DS: Well that's what I mean by third parties. It's not the town. It's not the Light Plant. It's not the town government. It would be the customers. Sure. It would generate revenue, because obviously we have to pay for the system, and you're talking millions of dollars of infrastructure and fiber optic, maybe four to six million dollars to put it up. Clearly we would have to charge for the services, but they'd still be less expensive than Comcast or Verizon. So I see that as a hope on the horizon that we can actually provide those services and make them as good and as reliable as the electric is. That's the goal.

MK: Well that little five line ad in The Globe sure turned up the right fellow!

DS: Yeah.

MK: That's what it sounds like to me.

DS: And I've had a good--. I've had a lot of fun doing this job. It's a good job. I enjoy it. I don't get bored doing it. That's for sure.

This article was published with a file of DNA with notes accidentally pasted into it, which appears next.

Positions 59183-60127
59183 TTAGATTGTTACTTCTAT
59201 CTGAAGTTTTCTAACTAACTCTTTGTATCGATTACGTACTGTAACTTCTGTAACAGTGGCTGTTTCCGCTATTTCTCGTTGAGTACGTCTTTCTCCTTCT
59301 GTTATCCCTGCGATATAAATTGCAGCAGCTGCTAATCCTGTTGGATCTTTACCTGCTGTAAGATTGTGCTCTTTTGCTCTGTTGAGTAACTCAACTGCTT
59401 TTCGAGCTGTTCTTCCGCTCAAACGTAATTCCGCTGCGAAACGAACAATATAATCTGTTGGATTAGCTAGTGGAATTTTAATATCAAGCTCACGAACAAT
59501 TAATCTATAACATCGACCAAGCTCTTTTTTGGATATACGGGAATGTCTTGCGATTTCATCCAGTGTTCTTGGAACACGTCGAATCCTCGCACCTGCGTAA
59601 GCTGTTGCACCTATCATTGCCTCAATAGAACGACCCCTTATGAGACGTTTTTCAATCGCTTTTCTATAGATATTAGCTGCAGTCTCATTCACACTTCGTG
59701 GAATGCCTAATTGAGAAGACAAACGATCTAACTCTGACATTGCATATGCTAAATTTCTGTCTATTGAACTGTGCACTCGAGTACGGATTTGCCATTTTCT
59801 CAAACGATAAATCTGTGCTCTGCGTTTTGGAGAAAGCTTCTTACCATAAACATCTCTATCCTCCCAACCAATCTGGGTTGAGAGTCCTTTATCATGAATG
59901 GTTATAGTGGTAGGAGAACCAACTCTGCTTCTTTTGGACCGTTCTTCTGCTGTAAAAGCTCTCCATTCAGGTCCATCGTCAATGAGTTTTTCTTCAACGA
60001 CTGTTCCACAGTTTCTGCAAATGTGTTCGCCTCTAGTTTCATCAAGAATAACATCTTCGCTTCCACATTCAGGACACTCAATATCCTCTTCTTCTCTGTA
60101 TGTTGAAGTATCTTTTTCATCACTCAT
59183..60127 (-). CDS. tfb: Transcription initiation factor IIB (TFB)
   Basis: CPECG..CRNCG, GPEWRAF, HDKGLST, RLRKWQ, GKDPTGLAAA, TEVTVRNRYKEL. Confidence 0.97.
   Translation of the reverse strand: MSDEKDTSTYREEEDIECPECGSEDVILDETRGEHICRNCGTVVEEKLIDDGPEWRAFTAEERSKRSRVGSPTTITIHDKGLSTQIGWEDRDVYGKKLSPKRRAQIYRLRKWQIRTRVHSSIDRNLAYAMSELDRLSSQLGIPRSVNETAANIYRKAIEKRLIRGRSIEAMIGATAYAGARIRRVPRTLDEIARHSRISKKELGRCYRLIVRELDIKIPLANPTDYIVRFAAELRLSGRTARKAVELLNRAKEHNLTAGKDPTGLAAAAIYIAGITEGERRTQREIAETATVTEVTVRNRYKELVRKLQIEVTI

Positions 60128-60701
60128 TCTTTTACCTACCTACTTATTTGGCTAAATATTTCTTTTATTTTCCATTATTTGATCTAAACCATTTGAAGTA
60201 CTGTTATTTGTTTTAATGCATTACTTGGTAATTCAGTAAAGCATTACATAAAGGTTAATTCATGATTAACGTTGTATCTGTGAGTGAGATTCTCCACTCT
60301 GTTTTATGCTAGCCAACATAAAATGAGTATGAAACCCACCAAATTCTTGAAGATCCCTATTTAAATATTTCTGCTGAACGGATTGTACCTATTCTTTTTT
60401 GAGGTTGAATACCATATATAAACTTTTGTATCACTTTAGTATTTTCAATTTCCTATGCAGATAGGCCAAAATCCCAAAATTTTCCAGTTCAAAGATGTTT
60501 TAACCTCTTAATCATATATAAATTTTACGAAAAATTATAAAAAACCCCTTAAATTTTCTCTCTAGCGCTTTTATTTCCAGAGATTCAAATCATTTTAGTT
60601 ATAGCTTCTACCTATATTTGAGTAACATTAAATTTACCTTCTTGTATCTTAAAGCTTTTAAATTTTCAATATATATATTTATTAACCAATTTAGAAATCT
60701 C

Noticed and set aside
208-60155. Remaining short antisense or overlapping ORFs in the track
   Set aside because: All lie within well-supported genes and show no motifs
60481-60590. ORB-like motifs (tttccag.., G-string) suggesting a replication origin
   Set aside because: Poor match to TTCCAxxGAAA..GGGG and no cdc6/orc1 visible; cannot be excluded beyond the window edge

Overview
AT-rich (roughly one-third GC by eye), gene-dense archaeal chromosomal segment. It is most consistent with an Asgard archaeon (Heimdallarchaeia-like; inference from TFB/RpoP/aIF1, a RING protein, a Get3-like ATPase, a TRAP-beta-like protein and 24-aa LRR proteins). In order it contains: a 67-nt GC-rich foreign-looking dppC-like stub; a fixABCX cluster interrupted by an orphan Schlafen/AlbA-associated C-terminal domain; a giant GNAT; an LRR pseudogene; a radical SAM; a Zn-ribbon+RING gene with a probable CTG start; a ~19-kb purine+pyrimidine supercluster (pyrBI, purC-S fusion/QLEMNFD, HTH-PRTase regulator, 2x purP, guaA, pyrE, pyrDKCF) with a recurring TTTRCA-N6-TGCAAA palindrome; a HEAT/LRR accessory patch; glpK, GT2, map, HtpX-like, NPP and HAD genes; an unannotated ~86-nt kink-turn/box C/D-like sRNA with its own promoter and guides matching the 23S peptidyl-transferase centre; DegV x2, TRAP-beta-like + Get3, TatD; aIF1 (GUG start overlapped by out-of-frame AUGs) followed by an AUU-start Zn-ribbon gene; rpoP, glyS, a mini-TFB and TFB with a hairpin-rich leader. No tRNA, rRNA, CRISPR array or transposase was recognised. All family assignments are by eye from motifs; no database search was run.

MK: But it's a job for--. Beyond engineering, it's a job for a visionary, somebody who can—

DS: Yeah.

MK: —who can look down the road twenty years.

DS: A lot of it is. It's not just putting out the day to day fires. Frankly I don't even deal with those. I let the rest of the staff handle the day to day fires. I think my job has got to be above that and be more the visionary, and the planner, and the looking down the road as to where we can go and what do we have to do, just like we're now finishing up a study with a consultant to tell us how we, what are the options of providing for the electric supply for the town through 2025? And we know that we're, we have a peak load problem developing. We know we have some substation capacity potential problems coming. We know we have some transmission line capacity problems coming ten, twelve years from now. But we have to know now, what should we do to be ready, because it could take us three, four years to do permitting and building and construction. And you can't wait until we need the power before we realize that we have to build something. So we're looking now as to what we can do to make sure that the town has adequate capability for the next twenty years. And that study'll be finished sometime this fall. And then we can evaluate the work and decide what we want to do to begin to prepare. So that's what I see my job more as than putting out the day to day problems and fires.